Friday, December 5, 2014

"You can't change the world..."

Those were the words of my mother recently after I was trying to gently get my family to recognize the importance of the Sabbath.

In this age of lackluster, luke-warm faith, dominated by spiritual and temporal relativists it seems like there is no safe place for an absolutist to lay his head.  Just making mention of truths being actually capital T true evokes anger and ddefensivenessamong those (including my own fallen self) that prefer modernities comforts. Rather than seeing the opportunity for holiness we (I especially) sink to the lowest common denominator, ignoring the formed conscience in favor of following irrational passions.

St. Wojtyla in veritatis splendor reminded us that conscience has rights because it has duties to observe .  These are true rights, not the american values often under girded by sentimental texts given in modernity.  Their ends are with God, every action must have its end in something, either for or against God.  Even indifference is an affront to the living God, for existence and sustenance are given for this time to each of us and to lack desire for good or bad is to waist a gift as mere triviality.

I do believe that part of the issue rests with protestantism, and how the faith alone idealism (and frankly nonsensicalism) led to the deception that your day to day decisions have no moral, and necessarily eternal, consequences.  The protestant cannot imagine the call to moral excellence because they are so depraved that any attempt at such would be fruitless because ultimately all fruit related to us in anyway is rotten according to them. Yet the call from our Blessed Lord "Be ye perfect..." was no mere idealistic proposal, but a necessity.  Nothing imperfect enters heaven, The call to holiness is a definate and it is not enough to say I cant do it.  Take up your cross.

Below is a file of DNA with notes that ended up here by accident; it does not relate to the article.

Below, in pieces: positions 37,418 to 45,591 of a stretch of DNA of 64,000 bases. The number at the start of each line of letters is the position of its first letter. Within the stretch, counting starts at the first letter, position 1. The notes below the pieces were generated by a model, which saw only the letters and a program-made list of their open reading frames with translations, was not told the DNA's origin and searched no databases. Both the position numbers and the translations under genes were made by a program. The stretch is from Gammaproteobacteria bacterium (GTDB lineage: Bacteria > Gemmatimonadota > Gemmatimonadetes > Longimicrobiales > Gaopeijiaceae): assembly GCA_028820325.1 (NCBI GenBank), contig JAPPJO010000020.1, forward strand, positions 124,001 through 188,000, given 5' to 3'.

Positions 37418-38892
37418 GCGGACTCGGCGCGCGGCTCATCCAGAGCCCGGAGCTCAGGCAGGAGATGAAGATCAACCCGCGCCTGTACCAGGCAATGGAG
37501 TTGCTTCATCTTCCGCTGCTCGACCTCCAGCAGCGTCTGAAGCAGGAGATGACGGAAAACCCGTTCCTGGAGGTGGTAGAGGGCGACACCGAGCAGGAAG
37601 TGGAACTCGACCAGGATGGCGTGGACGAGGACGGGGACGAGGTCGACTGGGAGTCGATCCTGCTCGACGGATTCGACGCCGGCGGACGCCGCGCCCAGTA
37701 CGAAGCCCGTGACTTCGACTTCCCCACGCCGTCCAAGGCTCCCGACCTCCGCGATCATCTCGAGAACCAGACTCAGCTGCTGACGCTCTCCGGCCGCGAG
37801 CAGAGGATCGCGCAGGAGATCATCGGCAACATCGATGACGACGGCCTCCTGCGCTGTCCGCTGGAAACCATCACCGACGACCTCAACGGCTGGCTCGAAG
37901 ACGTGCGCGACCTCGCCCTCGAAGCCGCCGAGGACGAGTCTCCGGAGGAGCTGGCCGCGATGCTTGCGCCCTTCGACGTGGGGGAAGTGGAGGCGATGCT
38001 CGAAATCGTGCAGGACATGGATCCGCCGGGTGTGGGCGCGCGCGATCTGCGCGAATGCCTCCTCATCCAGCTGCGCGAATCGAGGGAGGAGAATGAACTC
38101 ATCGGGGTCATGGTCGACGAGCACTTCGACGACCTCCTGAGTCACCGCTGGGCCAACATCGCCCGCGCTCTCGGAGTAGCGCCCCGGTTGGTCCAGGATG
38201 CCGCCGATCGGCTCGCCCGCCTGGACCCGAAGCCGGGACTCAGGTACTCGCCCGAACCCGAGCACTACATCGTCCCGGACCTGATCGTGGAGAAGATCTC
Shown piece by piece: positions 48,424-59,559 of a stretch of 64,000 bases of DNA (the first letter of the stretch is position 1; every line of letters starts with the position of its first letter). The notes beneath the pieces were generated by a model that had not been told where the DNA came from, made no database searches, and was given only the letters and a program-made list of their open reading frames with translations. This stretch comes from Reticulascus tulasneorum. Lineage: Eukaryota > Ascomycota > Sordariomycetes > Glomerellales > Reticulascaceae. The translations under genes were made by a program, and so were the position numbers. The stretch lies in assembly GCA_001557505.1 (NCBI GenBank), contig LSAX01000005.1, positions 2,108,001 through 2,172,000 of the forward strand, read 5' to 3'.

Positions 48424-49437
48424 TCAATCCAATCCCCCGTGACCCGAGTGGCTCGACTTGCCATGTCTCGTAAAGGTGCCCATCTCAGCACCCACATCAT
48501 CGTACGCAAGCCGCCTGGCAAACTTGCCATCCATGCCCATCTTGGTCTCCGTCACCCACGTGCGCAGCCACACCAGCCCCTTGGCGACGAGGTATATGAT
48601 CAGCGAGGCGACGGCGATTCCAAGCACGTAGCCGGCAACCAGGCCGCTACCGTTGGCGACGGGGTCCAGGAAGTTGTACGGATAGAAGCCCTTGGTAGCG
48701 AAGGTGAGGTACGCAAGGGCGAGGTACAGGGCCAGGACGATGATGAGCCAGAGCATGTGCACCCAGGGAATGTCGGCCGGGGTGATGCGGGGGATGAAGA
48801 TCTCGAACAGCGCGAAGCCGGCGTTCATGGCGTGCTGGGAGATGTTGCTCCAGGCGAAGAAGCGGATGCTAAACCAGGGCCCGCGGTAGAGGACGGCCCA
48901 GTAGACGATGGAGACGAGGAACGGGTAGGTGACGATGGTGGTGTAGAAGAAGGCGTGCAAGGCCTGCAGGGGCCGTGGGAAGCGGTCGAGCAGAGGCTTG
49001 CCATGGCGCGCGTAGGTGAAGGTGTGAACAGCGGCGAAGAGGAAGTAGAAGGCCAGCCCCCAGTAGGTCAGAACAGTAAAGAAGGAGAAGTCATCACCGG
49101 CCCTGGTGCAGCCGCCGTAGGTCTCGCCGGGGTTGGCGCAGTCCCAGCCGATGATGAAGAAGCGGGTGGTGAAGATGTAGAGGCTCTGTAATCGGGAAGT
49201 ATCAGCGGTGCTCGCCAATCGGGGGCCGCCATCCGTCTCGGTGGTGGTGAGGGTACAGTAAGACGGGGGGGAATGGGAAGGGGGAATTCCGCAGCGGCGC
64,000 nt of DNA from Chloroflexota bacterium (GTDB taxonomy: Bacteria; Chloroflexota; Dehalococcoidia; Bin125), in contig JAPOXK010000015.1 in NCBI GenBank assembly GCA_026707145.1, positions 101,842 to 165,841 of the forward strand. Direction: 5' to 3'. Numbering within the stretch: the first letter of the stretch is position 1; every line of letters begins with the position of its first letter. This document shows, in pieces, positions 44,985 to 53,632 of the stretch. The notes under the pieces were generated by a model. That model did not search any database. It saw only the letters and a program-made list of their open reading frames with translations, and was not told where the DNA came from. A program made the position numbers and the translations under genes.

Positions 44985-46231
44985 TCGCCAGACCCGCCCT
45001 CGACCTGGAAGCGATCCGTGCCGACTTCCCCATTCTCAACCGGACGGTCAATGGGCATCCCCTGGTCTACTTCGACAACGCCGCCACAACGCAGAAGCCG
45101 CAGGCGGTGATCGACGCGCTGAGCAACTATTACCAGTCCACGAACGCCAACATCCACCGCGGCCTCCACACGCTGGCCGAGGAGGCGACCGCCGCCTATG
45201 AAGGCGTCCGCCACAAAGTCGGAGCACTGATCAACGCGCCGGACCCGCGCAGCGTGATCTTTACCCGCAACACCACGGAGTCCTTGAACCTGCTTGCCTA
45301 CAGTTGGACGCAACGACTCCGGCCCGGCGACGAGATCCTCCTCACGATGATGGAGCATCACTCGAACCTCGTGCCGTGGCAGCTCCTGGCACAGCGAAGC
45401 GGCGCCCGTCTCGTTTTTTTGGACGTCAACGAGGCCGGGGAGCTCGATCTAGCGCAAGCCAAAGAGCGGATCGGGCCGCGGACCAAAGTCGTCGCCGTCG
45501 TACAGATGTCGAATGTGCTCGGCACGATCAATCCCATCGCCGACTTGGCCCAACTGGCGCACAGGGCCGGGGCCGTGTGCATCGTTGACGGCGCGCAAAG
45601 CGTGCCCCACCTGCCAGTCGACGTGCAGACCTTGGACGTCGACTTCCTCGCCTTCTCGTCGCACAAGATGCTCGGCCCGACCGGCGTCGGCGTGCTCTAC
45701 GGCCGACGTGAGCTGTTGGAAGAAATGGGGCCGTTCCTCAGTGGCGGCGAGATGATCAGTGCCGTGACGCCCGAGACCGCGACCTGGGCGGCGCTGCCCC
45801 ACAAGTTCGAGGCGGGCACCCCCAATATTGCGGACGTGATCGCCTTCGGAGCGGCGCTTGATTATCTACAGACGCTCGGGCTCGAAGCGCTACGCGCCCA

Will you fall?  It is likely at least in small ways you will, but the sacraments particularily confession is there for you!

Each of us make a difference in this world with every action we take, seen or unseen, heard or silent.  Consider how the church has always considered liturgical abuses causing harm to the world, not just spiritually, but temporally because this world is not just spirit as the sacramental structure of the mass is not just spirit.

Modernity must be confronted, but how this needs to be done is not a uniform formality.  We tend to think that our personal apostolates need to have many people in attendence and growing as a result of our efforts at every time of the day, this is well meaning but it lacks hope.  12 Jewish boys were sent to the edges of the world (no im not a flat Earther) sometimes having success and at other times having none.

Mother Theresa reminds us that our call is not to success, rather to faithfullness.  You can change the world if you put everything you have into living for Him, with Him and in Him.  This life of ours is a gift.  As Mother Angelica says "We are each called to be great saints, dont miss the opportunity!"


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